One of Asia’s largest rivers Flows through parts of India and Pakistan into the Arabian Sea Also polluted by untreated municipal and industrial wastewater
The lanky 35-year-old is right. As soon as they are lowered into the water, the baby reptiles quickly scrabble out of her hands.
Chen’s cheerfulness belies the challenges she faces as the co-founder and executive director of the Turtle Conservation Society of Malaysia. Established in 2011, the society protects and studies freshwater turtles in Malaysia, including the critically endangered southern river terrapin. In addition to maintaining a turtle hatchery and nursery, it also organises outreach programmes for schools and the public.
The southern river terrapin ( Batagur affinis) was once found throughout mainland Southeast Asia and Sumatera by the thousands. Heavy exploitation for its flesh and eggs, as well as habitat destruction and sand mining, have severely undermined the survival of this freshwater species. It is estimated that as few as 500 adult terrapins remain in the wild.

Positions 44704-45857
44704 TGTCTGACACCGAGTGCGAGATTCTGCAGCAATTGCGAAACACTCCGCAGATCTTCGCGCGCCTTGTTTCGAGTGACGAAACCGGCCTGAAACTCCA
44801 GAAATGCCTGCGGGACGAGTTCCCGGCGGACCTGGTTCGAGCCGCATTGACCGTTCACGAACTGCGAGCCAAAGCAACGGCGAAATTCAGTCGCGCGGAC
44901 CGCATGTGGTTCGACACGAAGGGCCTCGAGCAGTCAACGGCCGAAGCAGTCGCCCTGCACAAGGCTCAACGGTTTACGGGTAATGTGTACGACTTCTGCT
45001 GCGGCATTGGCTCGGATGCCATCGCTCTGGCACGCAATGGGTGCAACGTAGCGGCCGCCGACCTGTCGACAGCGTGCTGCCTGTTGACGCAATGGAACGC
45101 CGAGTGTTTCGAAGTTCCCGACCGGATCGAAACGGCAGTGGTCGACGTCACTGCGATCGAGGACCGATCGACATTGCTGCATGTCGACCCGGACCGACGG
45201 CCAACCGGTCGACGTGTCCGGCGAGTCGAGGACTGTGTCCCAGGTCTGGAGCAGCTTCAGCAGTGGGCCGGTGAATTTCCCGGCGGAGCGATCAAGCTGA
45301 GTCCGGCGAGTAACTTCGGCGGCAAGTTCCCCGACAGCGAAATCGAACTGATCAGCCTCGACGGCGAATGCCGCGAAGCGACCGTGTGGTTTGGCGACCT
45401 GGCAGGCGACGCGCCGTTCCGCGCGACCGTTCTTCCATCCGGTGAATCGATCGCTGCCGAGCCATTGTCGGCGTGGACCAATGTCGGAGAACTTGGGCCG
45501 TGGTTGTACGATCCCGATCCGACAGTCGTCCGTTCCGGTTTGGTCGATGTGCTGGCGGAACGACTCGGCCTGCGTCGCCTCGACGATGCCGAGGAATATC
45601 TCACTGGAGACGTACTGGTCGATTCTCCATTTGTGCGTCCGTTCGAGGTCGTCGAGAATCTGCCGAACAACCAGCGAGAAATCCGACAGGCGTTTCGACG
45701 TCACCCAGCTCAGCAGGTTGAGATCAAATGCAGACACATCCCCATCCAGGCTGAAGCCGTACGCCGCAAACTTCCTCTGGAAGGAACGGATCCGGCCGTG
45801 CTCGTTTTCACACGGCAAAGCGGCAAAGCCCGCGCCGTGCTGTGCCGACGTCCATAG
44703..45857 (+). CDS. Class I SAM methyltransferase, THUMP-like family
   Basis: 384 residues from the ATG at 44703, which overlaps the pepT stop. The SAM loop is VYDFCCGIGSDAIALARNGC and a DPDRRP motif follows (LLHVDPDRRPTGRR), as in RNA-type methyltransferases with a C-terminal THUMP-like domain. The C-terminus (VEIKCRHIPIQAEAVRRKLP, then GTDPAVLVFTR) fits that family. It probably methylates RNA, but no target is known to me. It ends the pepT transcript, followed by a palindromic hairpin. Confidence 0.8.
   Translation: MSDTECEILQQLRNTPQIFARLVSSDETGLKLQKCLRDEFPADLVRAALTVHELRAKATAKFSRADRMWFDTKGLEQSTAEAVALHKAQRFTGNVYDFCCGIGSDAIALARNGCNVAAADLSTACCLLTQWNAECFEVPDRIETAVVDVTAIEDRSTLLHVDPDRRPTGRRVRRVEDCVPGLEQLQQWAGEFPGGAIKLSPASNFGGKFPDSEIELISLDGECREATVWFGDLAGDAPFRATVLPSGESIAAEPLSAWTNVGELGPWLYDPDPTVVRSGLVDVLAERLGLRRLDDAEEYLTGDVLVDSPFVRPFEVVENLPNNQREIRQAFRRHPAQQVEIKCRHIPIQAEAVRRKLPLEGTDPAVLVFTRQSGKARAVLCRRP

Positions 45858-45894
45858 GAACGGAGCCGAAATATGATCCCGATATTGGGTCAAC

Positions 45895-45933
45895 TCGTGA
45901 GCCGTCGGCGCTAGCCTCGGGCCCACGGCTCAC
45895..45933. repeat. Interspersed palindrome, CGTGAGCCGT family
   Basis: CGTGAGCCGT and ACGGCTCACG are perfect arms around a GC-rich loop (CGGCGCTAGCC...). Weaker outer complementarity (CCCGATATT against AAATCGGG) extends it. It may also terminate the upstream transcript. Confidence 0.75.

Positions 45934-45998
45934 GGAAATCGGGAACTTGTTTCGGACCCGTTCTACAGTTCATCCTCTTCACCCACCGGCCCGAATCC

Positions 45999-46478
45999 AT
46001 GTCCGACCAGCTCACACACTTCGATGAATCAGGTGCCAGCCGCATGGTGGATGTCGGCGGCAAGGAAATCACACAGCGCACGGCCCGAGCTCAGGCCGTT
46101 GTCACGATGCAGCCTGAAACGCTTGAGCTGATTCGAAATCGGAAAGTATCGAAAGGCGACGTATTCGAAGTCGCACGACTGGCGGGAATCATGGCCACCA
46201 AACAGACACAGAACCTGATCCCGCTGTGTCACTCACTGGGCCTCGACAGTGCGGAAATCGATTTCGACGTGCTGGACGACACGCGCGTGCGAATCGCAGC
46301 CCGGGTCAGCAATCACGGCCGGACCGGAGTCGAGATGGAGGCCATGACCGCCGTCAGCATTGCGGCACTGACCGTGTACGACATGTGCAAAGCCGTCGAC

When Chen’s research uncovered some 200 terrapins in the Kemaman River, she collaborated with the Department of Wildlife and National Parks, as well as people in the neighbouring villages, to begin a research and conservation project.
Chen first began her work in Pasir Gajah in 2011. Calling themselves “Geng Tuntung” (river terrapin guardians), five local men volunteered to help, and they stopped eating terrapin eggs. Together with Chen, the men camped at the riverbank at night to observe terrapin nesting, and incubated the eggs beside a volunteer’s house. Aware of her outsider status, Chen also took pains to mingle with the locals to gain their trust and support. In 2017, the village committee offered to build a gallery and nursery for the society.
“I want to show the villagers that as long as we have live terrapins, people will come, people will pay, and this can be selfsustaining,” says Chen. “My motivation comes from people who buy pellets to feed the terrapins, who adopt the terrapins. When people see our work with school children and want to sponsor a camp, they keep me going.”
So far, Chen and her partners have saved more than 4,500 river terrapin eggs from human consumption and released more than 2,700 hatchlings into the river. She was recently given the prestigious Commonwealth Points of Light award for outstanding individual volunteer work. ag
“I want to show the villagers that as long as we have live terrapins, people will come, people will pay, and this can be self-sustaining”